In the 1920s, American journalist, poet, and short story writer Dorothy Parker was a member of the legendary Algonquin Round Table. Though she collaborated on several film scripts and published numerous poems and stories, she is best remembered for her acerbic wisecracks and back-handed compliments.
In this character sketch (originally published in 1919), Parker describes a type of person (a caricature, in fact) rather than an individual personality. In the final paragraphs, she appears to temper her satire with a degree of genuine sympathy.
by Dorothy Parker
All about us, living in our families, it may be, there exists a race of curious creatures. Outwardly, they possess no marked peculiarities; in fact, at a hasty glance, they may be readily mistaken for regular human beings. They are built after the popular design; they have the usual number of features, arranged in the conventional manner; they offer no variations on the general run of things in their habits of dressing, eating, and carrying on their business.
Yet, between them and the rest of the civilized world, there stretches an impassable barrier. Though they live in the very thick of the human race, they are forever isolated from it. They are fated to go through life, congenial pariahs. They live out their little lives, mingling with the world, yet never a part of it. They are, in short, Good Souls.
And the piteous thing about them is that they are wholly unconscious of their condition. A Good Soul thinks he is just like anyone else. Nothing could convince him otherwise. It is heartrending to see him, going cheerfully about, even whistling or humming as he goes, all unconscious of his terrible plight. The utmost he can receive from the world is an attitude of good-humored patience, a perfunctory word of approbation, a praising with faint damns, so to speak--yet he firmly believes that everything is all right with him.
There is no accounting for Good Souls.
They spring up anywhere. They will suddenly appear in families which, for generations have had no slightest sigma attached to them. Possibly they are throw-backs. There is scarcely a family without at least one Good Soul somewhere in it at the present moment--maybe in the form of an elderly aunt, an unmarried sister, an unsuccessful brother, an indigent cousin. No household is complete without one.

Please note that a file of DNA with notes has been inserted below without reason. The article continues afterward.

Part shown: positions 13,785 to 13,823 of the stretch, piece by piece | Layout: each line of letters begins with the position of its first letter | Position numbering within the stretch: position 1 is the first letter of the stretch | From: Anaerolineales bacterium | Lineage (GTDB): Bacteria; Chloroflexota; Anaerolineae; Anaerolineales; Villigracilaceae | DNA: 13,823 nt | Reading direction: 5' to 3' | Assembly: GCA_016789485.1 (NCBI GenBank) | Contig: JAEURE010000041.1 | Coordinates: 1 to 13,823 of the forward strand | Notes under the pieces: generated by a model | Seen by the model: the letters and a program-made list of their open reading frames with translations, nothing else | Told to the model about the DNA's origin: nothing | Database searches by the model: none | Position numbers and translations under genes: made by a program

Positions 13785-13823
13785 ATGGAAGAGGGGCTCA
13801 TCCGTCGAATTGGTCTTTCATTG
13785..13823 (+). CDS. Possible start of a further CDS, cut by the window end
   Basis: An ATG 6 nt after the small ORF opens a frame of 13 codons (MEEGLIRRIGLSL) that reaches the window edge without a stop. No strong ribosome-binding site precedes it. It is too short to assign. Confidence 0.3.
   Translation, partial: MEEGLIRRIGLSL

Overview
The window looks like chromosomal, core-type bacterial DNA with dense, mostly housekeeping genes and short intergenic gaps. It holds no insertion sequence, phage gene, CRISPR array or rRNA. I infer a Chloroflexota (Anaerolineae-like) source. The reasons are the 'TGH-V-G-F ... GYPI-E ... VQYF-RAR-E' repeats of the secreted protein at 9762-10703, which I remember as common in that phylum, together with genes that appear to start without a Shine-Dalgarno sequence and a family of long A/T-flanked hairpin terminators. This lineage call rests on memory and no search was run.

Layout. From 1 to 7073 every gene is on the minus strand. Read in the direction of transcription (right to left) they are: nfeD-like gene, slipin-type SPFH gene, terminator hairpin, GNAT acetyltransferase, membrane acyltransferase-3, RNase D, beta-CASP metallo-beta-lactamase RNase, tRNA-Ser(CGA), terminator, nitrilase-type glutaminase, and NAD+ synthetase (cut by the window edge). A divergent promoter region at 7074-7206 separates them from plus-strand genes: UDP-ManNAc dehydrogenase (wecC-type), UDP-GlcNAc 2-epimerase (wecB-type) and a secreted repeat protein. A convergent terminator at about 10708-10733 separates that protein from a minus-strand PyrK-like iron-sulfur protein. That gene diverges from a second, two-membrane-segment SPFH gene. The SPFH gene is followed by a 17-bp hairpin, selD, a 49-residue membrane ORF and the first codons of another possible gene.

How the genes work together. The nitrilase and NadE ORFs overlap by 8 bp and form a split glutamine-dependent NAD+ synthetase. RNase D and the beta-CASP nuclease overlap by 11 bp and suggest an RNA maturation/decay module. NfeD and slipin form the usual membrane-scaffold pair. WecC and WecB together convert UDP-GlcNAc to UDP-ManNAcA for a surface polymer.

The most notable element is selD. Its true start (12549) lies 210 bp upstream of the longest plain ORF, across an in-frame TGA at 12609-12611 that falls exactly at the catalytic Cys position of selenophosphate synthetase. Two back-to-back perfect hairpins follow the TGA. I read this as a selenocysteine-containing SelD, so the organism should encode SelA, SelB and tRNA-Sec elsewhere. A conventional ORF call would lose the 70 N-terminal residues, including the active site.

The Good soul begins early; he will show signs of his condition in extreme youth. Go now to the nearest window, and look out on the little children playing so happily below. Any group of youngsters that you may happen to see will do perfectly. Do you observe the child whom all other little dears make "it" in their merry games? Do you follow the child from whom the other little ones snatch the cherished candy, to consume it before his streaming eyes? Can you get a good look at the child whose precious toys are borrowed for indefinite periods by the other playful youngsters, and returned to him in fragments? Do you see the child upon whom all the other kiddies play their complete repertory of childhood's winsome pranks--throwing bags of water on him, running away and hiding from him, shouting his name in quaint rhymes, chalking coarse legends on his unsuspecting back?
Mark that child well. He is going to be a Good Soul when he grows up.
Thus does the doomed child go through early youth and adolescence. So does he progress towards the fulfillment of his destiny. And then, some day, when he is under discussion, someone will say of him, "Well, he means well, anyway." That settles it. For him, that is the end. Those words have branded him with the indelible mark of his pariahdom. He has come into his majority; he is a full-fledged Good Soul.
The activities of the adult of the species are familiar to us all. When you are ill, who is it that hastens to your beside bearing molds of blanc-mange, which, from infancy, you have hated with unspeakable loathing? As usual, you are way ahead of me, gentle reader--it is indeed the good Soul. It is the Good Souls who efficiently smooth out your pillow when you have just worked it into the comfortable shape, who creak about the room on noisy tiptoe, who tenderly lay on your fevered brow damp cloths which drip ceaselessly down your neck. It is they who ask, every other minute, if there isn’t something that they can do for you. It is they who, at great personal sacrifice, spend long hours sitting beside your bed, reading aloud the continued stories in the Woman's Home Companion, or chatting cozily on the increase in the city's death rate.
In health, as in illness, they are always right there, ready to befriend you. No sooner do you sit down, than they exclaim that they can see you aren’t comfortable in that chair, and insist on your changing places with them. It is the Good Souls who just know that you don’t like your tea that way, and who bear it masterfully away from you to alter it with cream and sugar until it is a complete stranger to you. At the table, it is they who always feel that their grapefruit is better than yours and who have to be restrained almost forcibly from exchanging with you. In a restaurant the waiter invariably makes a mistake and brings them something which they did not order--and which they refuse to have changed, choking it down with a wistful smile. It is they who cause traffic blocks, by standing in subway entrances arguing altruistically as to who is to pay the fare.
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